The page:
Michigan coach Brady Hoke was asked what the identity of his team was after its shootout win over Indiana.
"I don't know if I can answer that," he said after the Wolverines beat the Hoosiers 63-47.
Hoke doesn't expect to find out during the bye week, but hopes he does on Nov. 2 in East Lansing against the rival Spartans.
"Michigan State is a heck of a test," he said Monday. "We'll find out more after that game."
Hoke wants Michigan to have a powerful offense that runs the ball early, often and effectively with its running backs. On defense, he wants his linemen to get off blocks, linebackers to make tough tackles and defensive backs to pick off or deflect passes.
So far, those things haven't happened consistently.
The 24th-ranked Wolverines (6-1, 2-1 Big Ten) have gotten through the easier stretch of their schedule with mostly good results. They beat Notre Dame, avoided upsets against Akron and Connecticut and lost only at Penn State in four overtimes after losing a 10-point lead late in the fourth quarter.
Each of the last five games, though, potentially present problems for college football's winningest team.
After resting physical and mentally this week, the Wolverines will close the regular season on the road against the Spartans, at home against Nebraska, on the road again against Northwestern and Iowa before hosting rival Ohio State.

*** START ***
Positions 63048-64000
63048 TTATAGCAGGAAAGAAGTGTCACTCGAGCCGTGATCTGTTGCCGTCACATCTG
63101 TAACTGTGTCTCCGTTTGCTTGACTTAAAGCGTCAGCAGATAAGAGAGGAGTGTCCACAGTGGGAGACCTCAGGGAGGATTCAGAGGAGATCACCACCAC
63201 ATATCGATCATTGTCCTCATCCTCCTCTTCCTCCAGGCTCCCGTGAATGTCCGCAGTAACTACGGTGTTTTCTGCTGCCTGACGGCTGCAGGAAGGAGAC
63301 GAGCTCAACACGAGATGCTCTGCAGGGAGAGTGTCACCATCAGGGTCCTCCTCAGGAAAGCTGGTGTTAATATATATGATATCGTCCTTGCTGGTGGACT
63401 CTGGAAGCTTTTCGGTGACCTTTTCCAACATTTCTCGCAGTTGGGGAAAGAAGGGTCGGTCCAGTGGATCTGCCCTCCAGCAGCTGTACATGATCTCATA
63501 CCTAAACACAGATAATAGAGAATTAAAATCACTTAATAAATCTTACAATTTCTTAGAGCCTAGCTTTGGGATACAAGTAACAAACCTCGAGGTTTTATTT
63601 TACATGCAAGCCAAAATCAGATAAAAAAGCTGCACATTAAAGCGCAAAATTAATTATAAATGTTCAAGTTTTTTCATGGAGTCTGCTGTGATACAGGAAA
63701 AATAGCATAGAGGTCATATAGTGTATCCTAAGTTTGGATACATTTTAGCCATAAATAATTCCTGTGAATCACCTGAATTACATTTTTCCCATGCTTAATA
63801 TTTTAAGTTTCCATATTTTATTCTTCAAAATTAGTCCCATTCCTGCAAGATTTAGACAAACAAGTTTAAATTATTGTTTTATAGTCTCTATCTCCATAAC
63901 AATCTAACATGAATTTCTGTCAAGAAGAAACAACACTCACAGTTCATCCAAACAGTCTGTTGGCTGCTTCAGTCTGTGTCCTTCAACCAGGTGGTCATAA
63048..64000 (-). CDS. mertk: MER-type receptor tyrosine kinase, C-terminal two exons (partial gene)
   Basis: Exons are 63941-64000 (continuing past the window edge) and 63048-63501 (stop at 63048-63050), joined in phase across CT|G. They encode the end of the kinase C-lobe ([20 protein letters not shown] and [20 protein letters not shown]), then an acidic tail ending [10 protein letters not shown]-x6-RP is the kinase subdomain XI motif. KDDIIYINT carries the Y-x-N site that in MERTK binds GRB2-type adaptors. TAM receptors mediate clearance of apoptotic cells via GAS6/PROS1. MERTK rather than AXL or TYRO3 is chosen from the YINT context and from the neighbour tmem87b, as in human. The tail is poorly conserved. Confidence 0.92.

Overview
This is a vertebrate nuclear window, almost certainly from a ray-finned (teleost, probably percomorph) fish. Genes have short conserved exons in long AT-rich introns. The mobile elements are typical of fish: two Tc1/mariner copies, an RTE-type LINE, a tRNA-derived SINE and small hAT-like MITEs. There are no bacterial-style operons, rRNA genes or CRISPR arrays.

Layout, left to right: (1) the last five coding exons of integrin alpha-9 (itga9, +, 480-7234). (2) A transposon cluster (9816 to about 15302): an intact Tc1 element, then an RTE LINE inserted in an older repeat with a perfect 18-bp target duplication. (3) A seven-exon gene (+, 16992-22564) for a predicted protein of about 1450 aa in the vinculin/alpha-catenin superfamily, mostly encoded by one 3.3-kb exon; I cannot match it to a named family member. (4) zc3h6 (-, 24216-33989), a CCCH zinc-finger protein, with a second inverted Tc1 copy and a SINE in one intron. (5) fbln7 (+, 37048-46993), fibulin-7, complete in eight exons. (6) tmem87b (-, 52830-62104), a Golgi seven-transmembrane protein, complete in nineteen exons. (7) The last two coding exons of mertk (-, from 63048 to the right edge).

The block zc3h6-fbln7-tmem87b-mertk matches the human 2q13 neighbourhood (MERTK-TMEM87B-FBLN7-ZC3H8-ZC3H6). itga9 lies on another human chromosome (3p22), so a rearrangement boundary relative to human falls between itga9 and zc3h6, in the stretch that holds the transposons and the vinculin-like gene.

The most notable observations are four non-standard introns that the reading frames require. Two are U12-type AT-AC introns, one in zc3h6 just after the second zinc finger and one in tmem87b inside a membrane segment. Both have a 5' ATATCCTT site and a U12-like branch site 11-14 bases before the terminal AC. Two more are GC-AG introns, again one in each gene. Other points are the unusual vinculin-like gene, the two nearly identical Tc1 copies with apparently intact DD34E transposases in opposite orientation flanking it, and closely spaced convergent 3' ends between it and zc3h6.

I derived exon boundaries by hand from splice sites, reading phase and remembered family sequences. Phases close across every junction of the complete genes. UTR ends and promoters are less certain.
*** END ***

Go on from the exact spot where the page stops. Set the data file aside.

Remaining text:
Hoke said he's sure Michigan has a shot to win a Big Ten title this season for the first time since 2004.
"There's no doubt that we're confident in that," he said. "We have to keep improving on both fronts."
The Wolverines took a hit in their quest to get better on the offensive line in Saturday's win over the Hoosiers because redshirt junior guard Joey Burzynski tore a knee ligament.
"Joey, we'll probably lose for the rest of the year," Hoke said. "You look at depth and you look at the last five games you're going to need everybody."
And, everybody that plays Michigan the rest of the season will likely come up with a plan to slow down receiver Jeremy Gallon after he was named the Big Ten offensive player of the week. The slippery, 5-foot-9 senior had 369 yards receiving against Indiana — surpassing the previous conference record of 301 set in 1999 by Purdue's Chris Daniels — and 50- and 21-yard touchdown receptions.
"Everybody is going to look at it different," Hoke said.
The Hoosiers focused so much on tight end Devin Funchess and on stopping the run that they often left Gallon with a lot of open space to catch and run.
Michigan broke school records with 751 yards of offense — averaging 9 yards per play — and quarterback Devin Gardner set marks with 584 yards of offense and 503 yards passing.
The defense didn't make many plays until Thomas Gordon intercepted two passes on consecutive drives in the fourth quarter and Frank Clark ended the game with the team's second sack.
"They made plays when they had to," offensive tackle Taylor Lewan said. "Our defense has played way more consistently than our offense has throughout the year, and it was nice to have their back in this one."
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